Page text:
Then came the news in September that lightning had struck the solar arrays and knocked out the power. Osende’s grandmother Sarah, 85, a former teacher, was blunt with him:
"She said, ‘You introduced people to power, and now they can’t live without it. They keep bugging me every day: when is it going to be back on?’"
Osende met with Abraham, who joined with Dease to cover the $6,000 repair costs. Osende’s cousin, Denis Bazalirwe, who will begin master’s degree studies in software engineering this fall at St. Thomas, traveled from Kampala to Kitembe to assess the problem. He returned a dozen times to coordinate repairs, including installation of a lightning mast, and collaborated by phone and email with Osende and Abraham. The system was fixed last Jan. 14.
Four days later, a St. Thomas group arrived to document the project for this magazine. Osende couldn’t make the trip, but his mom did, as did Molly Rolfsmeier. She is Abraham’s wife (and he joined her the following week in Kampala to go through a monthlong process to adopt Avory Nanyunja Abraham, a two-year-old Ugandan girl).
Villagers greeted the St. Thomas group with open arms - it’s rare that a muzungu (white person) travels through the area - and a party emceed by Robert Kayeyera, a Kitembe native who works for the president of Uganda and assisted with the repairs. Four hundred people jammed into a town square-like area where the solar array is located for speeches, music and dancing by the Kitembe Cultural Drama Group. This writer, after thanking the villagers for their warm hospitality, had the privilege of flipping the switch ... and the power was on!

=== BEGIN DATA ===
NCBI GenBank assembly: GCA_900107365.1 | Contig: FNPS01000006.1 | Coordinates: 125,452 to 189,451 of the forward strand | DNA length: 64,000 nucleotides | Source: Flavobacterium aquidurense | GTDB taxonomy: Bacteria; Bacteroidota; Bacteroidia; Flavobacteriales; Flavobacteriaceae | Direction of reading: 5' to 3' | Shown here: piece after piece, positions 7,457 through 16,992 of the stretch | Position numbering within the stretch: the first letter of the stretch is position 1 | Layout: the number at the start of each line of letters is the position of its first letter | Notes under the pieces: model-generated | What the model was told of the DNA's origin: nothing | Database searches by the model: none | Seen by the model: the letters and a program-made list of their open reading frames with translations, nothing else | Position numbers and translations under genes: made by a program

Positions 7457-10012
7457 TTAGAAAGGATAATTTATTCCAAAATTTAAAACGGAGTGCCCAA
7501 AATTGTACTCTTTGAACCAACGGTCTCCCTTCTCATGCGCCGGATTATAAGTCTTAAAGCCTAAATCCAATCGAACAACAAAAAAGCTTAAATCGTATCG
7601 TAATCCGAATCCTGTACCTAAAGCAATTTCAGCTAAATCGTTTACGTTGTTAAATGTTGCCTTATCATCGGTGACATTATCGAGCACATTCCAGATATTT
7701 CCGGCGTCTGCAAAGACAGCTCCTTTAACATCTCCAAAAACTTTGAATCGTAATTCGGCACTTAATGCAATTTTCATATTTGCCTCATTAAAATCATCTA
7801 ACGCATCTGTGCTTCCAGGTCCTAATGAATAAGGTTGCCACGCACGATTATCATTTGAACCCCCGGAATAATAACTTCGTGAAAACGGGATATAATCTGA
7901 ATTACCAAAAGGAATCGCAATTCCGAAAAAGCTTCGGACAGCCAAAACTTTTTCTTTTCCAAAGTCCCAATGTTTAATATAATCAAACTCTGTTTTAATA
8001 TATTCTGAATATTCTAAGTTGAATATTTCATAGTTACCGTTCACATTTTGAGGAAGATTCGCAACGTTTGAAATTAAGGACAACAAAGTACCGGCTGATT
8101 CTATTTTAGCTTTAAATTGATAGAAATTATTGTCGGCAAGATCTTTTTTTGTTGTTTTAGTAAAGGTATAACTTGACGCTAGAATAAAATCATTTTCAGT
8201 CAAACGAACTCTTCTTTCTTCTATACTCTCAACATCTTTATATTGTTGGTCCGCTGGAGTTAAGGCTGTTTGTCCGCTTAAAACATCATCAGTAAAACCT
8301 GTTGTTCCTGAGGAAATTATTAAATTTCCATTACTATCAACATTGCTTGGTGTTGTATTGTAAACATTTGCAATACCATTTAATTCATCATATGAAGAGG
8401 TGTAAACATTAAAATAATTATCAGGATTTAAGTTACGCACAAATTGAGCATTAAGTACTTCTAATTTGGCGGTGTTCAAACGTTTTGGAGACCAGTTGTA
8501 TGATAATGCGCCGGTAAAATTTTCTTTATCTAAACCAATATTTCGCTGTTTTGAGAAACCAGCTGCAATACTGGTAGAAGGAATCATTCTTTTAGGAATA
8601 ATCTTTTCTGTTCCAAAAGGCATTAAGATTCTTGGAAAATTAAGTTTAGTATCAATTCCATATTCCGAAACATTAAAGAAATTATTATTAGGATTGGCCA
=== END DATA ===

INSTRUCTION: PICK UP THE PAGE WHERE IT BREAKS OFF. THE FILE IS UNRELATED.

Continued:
As satisfied as Osende is, he wants to do more, and he is not alone. Michori, his mom, and the Caring Hearts organization in Kitembe are raising funds to build a health care clinic up the hill from the trading center. Dr. Simon Emms, a biology professor at St. Thomas, hopes to find funding to bring lights to other Ugandan villages and demonstrate the university’s commitment to sustainability and carbon neutrality.
Osende views the Kitembe project as proof that "you don’t need a million dollars" to bring light and happiness to others, and he always thinks about it when he goes into a dark room at work.
"The motion sensor that turns on lights here reminds me of the project," he said. "It brings back memories of how, at the end, we saw the lights come on. It gives me joy. It makes me believe that at least one of my biggest dreams, that the reason I went to school, that the reason I became an engineer, that the reason I actually live, is being achieved - to make the world a better place."
And Osende never will forget what it was like that first night 17 months ago, when his St. Thomas team walked through the dark to its lodging a mile away.
"You get on top of the hill and you can see the trading center," he said. "All this darkness around us and this stream of lights along the road that showed the trading center. That was something else. That was something I will never forget."